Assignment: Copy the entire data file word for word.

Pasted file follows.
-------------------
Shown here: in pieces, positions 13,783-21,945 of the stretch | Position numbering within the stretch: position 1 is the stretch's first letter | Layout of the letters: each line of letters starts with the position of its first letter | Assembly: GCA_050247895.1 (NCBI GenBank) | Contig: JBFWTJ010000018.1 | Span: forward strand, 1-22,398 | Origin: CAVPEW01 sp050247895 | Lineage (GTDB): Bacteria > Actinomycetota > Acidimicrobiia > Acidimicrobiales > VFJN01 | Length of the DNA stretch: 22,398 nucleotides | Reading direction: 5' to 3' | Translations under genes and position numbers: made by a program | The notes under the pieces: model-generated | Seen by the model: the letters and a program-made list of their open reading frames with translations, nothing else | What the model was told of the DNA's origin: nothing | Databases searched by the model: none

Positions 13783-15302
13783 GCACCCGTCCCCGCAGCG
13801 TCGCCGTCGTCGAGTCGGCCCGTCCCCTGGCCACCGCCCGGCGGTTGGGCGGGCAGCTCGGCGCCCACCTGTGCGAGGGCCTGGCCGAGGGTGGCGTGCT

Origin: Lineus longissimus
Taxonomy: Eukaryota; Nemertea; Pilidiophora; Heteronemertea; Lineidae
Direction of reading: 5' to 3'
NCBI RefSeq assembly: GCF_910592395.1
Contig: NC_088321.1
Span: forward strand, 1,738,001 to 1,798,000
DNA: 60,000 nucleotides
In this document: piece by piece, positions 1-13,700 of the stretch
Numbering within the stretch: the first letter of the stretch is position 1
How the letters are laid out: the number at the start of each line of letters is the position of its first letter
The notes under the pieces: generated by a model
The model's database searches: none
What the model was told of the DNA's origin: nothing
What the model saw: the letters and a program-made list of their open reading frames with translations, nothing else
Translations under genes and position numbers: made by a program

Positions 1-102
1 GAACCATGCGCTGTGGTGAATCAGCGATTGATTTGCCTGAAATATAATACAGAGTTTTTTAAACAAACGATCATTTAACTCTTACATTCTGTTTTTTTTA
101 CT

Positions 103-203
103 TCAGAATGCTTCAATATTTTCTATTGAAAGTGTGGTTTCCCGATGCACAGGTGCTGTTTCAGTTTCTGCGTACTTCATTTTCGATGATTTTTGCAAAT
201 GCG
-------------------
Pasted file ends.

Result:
Shown here: in pieces, positions 13,783-21,945 of the stretch | Position numbering within the stretch: position 1 is the stretch's first letter | Layout of the letters: each line of letters starts with the position of its first letter | Assembly: GCA_050247895.1 (NCBI GenBank) | Contig: JBFWTJ010000018.1 | Span: forward strand, 1-22,398 | Origin: CAVPEW01 sp050247895 | Lineage (GTDB): Bacteria > Actinomycetota > Acidimicrobiia > Acidimicrobiales > VFJN01 | Length of the DNA stretch: 22,398 nucleotides | Reading direction: 5' to 3' | Translations under genes and position numbers: made by a program | The notes under the pieces: model-generated | Seen by the model: the letters and a program-made list of their open reading frames with translations, nothing else | What the model was told of the DNA's origin: nothing | Databases searched by the model: none

Positions 13783-15302
13783 GCACCCGTCCCCGCAGCG
13801 TCGCCGTCGTCGAGTCGGCCCGTCCCCTGGCCACCGCCCGGCGGTTGGGCGGGCAGCTCGGCGCCCACCTGTGCGAGGGCCTGGCCGAGGGTGGCGTGCT

Origin: Lineus longissimus
Taxonomy: Eukaryota; Nemertea; Pilidiophora; Heteronemertea; Lineidae
Direction of reading: 5' to 3'
NCBI RefSeq assembly: GCF_910592395.1
Contig: NC_088321.1
Span: forward strand, 1,738,001 to 1,798,000
DNA: 60,000 nucleotides
In this document: piece by piece, positions 1-13,700 of the stretch
Numbering within the stretch: the first letter of the stretch is position 1
How the letters are laid out: the number at the start of each line of letters is the position of its first letter
The notes under the pieces: generated by a model
The model's database searches: none
What the model was told of the DNA's origin: nothing
What the model saw: the letters and a program-made list of their open reading frames with translations, nothing else
Translations under genes and position numbers: made by a program

Positions 1-102
1 GAACCATGCGCTGTGGTGAATCAGCGATTGATTTGCCTGAAATATAATACAGAGTTTTTTAAACAAACGATCATTTAACTCTTACATTCTGTTTTTTTTA
101 CT

Positions 103-203
103 TCAGAATGCTTCAATATTTTCTATTGAAAGTGTGGTTTCCCGATGCACAGGTGCTGTTTCAGTTTCTGCGTACTTCATTTTCGATGATTTTTGCAAAT
201 GCG